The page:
My favorite read, when I’m not to sleepy to read, is The New Yorker. It is well written, stimulating and in depth. And of course, the cartoons. Ah, the cartoons. They’re funny, sometimes hilarious. The one I just read (I’d snap a pic, but I think there are copyright laws against that) shows a contractor holding a set of blueprints talking to a couple in their partially renovated apartment. The tagline, “Worst-case scenario? The renovation goes three years and two million dollars over budget, one of you bludgeons me to death with my own hammer, and you both get the electric chair.” Lieghtton©2011.
This is sublimely funny to any contractor reading it. Including me. This is not funny to anyone who has ever trusted a contractor with their renovation. We know in this business, there is never a job that goes quite as planned. Yes, I know I shouldn’t talk about this, but the reality is, it’s better to know this ahead of time then to have it dropped on you you midway through the project. There is always a certain amount of uncertainty in any project a remodeler tackles.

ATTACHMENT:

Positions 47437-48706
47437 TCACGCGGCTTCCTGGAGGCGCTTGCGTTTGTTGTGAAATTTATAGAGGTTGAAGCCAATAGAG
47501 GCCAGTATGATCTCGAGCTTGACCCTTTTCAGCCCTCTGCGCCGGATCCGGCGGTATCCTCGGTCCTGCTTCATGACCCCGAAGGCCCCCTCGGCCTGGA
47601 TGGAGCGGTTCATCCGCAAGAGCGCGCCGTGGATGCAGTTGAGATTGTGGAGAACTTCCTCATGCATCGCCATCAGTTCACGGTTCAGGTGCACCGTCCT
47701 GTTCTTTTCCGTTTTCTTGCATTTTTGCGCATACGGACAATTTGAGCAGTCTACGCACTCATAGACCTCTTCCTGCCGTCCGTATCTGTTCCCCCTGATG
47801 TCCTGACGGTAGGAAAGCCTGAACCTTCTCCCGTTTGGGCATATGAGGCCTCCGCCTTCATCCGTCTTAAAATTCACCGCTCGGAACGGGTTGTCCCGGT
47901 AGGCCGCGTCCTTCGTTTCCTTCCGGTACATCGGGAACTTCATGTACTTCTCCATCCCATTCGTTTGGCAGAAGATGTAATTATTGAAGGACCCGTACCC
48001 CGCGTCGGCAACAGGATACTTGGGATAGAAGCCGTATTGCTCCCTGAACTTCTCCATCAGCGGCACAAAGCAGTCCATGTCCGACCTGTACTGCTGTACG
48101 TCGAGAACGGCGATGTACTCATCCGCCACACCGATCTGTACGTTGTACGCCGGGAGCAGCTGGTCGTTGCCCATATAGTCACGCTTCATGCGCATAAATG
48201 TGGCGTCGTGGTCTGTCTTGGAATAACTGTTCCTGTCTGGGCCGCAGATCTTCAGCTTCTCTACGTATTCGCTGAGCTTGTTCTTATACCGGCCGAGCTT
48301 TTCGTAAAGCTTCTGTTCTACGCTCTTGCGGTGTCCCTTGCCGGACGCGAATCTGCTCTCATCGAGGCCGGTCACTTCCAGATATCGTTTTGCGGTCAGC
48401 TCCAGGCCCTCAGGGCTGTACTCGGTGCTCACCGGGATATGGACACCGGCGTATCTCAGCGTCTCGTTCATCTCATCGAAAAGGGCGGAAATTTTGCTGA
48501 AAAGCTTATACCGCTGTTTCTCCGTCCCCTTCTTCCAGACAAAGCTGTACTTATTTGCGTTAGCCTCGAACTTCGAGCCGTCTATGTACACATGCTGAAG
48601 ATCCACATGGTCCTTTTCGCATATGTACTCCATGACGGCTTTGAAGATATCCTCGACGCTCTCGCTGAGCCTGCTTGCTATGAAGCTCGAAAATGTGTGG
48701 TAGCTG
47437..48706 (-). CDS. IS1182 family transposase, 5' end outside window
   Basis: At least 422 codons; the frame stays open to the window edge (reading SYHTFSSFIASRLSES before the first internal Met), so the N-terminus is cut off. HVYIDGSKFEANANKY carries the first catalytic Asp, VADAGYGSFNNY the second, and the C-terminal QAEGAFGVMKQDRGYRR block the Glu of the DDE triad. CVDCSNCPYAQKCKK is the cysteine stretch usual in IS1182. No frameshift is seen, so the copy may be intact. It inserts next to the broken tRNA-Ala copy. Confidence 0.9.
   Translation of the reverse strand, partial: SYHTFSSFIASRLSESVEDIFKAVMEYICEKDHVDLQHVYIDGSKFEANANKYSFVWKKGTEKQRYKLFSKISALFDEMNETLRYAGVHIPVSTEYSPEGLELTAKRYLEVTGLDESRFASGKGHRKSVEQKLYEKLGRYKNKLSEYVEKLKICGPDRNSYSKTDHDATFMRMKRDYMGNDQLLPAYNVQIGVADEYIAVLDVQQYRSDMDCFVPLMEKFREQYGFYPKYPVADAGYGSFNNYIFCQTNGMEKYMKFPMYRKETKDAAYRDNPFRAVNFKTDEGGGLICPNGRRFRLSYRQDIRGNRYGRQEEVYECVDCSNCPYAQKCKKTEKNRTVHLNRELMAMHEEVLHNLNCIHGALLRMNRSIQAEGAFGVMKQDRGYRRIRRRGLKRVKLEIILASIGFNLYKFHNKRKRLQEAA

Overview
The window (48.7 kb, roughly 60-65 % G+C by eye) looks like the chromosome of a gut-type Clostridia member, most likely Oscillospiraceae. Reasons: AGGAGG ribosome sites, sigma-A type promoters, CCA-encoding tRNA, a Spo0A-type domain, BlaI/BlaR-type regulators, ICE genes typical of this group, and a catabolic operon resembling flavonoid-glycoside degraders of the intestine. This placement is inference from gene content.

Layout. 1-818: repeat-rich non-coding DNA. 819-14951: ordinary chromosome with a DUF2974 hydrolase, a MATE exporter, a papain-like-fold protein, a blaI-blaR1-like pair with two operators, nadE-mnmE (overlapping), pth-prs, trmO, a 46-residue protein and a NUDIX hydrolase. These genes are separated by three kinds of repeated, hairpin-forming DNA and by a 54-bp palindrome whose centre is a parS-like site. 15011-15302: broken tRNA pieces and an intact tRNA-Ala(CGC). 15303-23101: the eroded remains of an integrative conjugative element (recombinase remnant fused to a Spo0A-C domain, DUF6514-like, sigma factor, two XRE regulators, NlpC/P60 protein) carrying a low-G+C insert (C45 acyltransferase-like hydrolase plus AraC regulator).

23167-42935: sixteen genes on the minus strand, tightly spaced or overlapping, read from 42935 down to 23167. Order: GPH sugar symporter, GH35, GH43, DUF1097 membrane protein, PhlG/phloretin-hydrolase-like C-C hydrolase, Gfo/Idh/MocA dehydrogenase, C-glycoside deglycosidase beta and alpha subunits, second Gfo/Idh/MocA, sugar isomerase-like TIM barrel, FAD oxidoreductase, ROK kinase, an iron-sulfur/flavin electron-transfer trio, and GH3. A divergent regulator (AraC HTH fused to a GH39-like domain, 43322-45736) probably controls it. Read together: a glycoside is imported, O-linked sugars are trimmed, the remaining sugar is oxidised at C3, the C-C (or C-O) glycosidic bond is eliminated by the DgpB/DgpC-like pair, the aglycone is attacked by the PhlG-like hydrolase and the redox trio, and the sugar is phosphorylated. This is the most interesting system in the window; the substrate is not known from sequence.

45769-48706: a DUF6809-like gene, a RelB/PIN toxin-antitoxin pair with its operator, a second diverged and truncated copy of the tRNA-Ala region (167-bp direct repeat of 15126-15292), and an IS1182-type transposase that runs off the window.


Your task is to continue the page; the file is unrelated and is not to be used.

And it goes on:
The difference between a pro and “a guy with a tool belt”, is that your pro will have a 85% chance of knowing the excitement that lurks within and plans accordingly. That plan usually involves a schedule and you. A schedule can be something as simple as a verbal communication that explains the what, how and when you’ll be finished fixing the front door. It can also be a more formal document that gets emailed to the client and updated weekly for a whole house renovation. Whatever the method, client – contractor communication is the foundation for a successful relationship and a job that gets completed on time and within budget.